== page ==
beetles are invasive insects that defoliate roses, grapes, cherries,
and many other garden plants. Although they’re terrible in the
garden, the beetles are one of our chickens’ favorite foods.
I go into the garden on cool summer mornings when the Japanese beetles
are slow-moving, place a cup of water below the bottom edge of a leaf,
and give the plant a sharp tap. When startled, cold Japanese
Beetles let go of the plant they are eating and drop to the ground …
or into my cup if I’ve placed it correctly. After my cup is full,
I toss the contents, water and all, into a chicken tractor and watch my hens go crazy.
Of course, this method
of catching Japanese Beetles isn’t going to cut it for large scale
feeding operations. If you’re willing to buy some Japanese Beetle
pheremones, you can create a trap like the one shown below which will
capture these protein-rich insects for you. The pheremones are
sold in many garden stores to bait Japanese beetle traps in a misguided
attempt to lure Japanese beetles out of folks’ gardens. (In
practice, the traps more often lure the beetles right into your
favorite rose bush.)
I’d love to find a
method of capturing Japanese beetles that didn’t depend on storebought
scents — if you’ve got any thoughts, please leave a comment!
Last summer, we had great (if accidental) luck capturing June bugs by
hanging some of our automatic chicken waterers up in the garden, partly
full of water and with the lids off. The June bugs tried to land
on the slippery sides, but soon descended into the liquid at the bottom
of the containers, where they drowned. If anything, our chickens
considered the June bugs even tastier than the Japanese beetles, so we
may have to work on developing a real June bug trap this summer.
|This post is part of our Homemade Chicken Feed series.
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Back when I was a kid soooooo long ago, I worked on a farm in Oklahoma for a summer. The June Bugs were in plentiful supply and in fact got into everything.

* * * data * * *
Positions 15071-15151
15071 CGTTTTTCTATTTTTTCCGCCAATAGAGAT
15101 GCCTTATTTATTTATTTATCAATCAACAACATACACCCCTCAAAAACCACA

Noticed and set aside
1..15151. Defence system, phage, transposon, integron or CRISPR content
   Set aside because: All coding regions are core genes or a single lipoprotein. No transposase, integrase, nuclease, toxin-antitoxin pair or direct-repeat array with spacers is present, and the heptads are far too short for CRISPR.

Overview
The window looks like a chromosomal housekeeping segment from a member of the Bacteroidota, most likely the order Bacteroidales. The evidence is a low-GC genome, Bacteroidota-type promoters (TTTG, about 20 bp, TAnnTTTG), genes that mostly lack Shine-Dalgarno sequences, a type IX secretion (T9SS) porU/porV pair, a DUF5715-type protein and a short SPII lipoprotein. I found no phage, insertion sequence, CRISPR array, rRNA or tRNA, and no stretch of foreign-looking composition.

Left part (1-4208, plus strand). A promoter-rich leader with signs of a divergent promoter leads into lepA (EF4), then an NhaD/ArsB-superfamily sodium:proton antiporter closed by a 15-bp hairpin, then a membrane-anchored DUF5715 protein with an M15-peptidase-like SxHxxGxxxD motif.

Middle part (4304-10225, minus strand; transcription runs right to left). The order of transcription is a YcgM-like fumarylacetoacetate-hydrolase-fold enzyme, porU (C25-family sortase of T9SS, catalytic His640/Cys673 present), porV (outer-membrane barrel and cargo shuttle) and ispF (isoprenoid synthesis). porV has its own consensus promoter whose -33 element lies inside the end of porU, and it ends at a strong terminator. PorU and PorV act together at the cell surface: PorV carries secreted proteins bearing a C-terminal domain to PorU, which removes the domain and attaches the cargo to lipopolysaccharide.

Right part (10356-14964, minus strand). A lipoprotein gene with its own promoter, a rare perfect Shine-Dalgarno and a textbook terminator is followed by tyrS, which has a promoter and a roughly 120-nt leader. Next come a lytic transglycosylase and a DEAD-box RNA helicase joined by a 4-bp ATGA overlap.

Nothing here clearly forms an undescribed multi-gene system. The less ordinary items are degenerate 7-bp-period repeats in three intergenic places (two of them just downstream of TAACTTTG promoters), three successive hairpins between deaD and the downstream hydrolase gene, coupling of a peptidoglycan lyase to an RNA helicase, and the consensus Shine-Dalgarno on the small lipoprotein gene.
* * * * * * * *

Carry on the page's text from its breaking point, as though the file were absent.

In order to get rid of many of them the farmer put out a BIG wash tub with a light over it. The bugs would circle the light and very many would end up in the tub.
Now he didn’t use them as feed for his many chickens but instead burned them as the liquid in the tub was gasoline. It’s a thought that using water instead of the gas would be a way of collecting many June Bugs as well as other insects for your chicks.
The light was quite low above the tub, maybe 2 to 3 feet, and the tub was always full every morning.
So, maybe you have a water holding container available to try and supplement your chicken feed. The surface area is more important than the volume and if possible the light should be the only one lit outside for maximum effect.
Hope this is a little food for thought.
This is a great idea! Our chickens adore June bugs — we accidentally caught a few in pitchers of water last year, and they were even better received than Japanese beetles. We’ll have to try your method — I could see a kiddie pool of water under a light catching a lot!
Last year I took a Japanese Beetle trap and took the bag off of it and hung it over our koi pond. The scent knocked the beetle out long enough to fall in the pond. The fish figured out that if they stuck around that area the beetles would drop in the water and they could eat them before they flew off. Why couldn’t you do the same thing in the chicken run. The chickens would figure out pretty fast where they can get some good protein.
I nearly decided to give Japanese beetle lures a try this year, but did some more in depth research and decided it would be bad for the garden. Unfortunately, those lures attract so many beetles from the surrounding area that your nearby garden plants tend to get eaten *more* rather than less with a Japanese beetle trap around. I just wasn’t willing to risk the garden, even for that free protein.
On the other hand, it’s been a bad beetle year anyway, and I’ve been picking about half a cup a day to feed to the chickens in order to save our grapes and raspberries. They’re highly appreciative!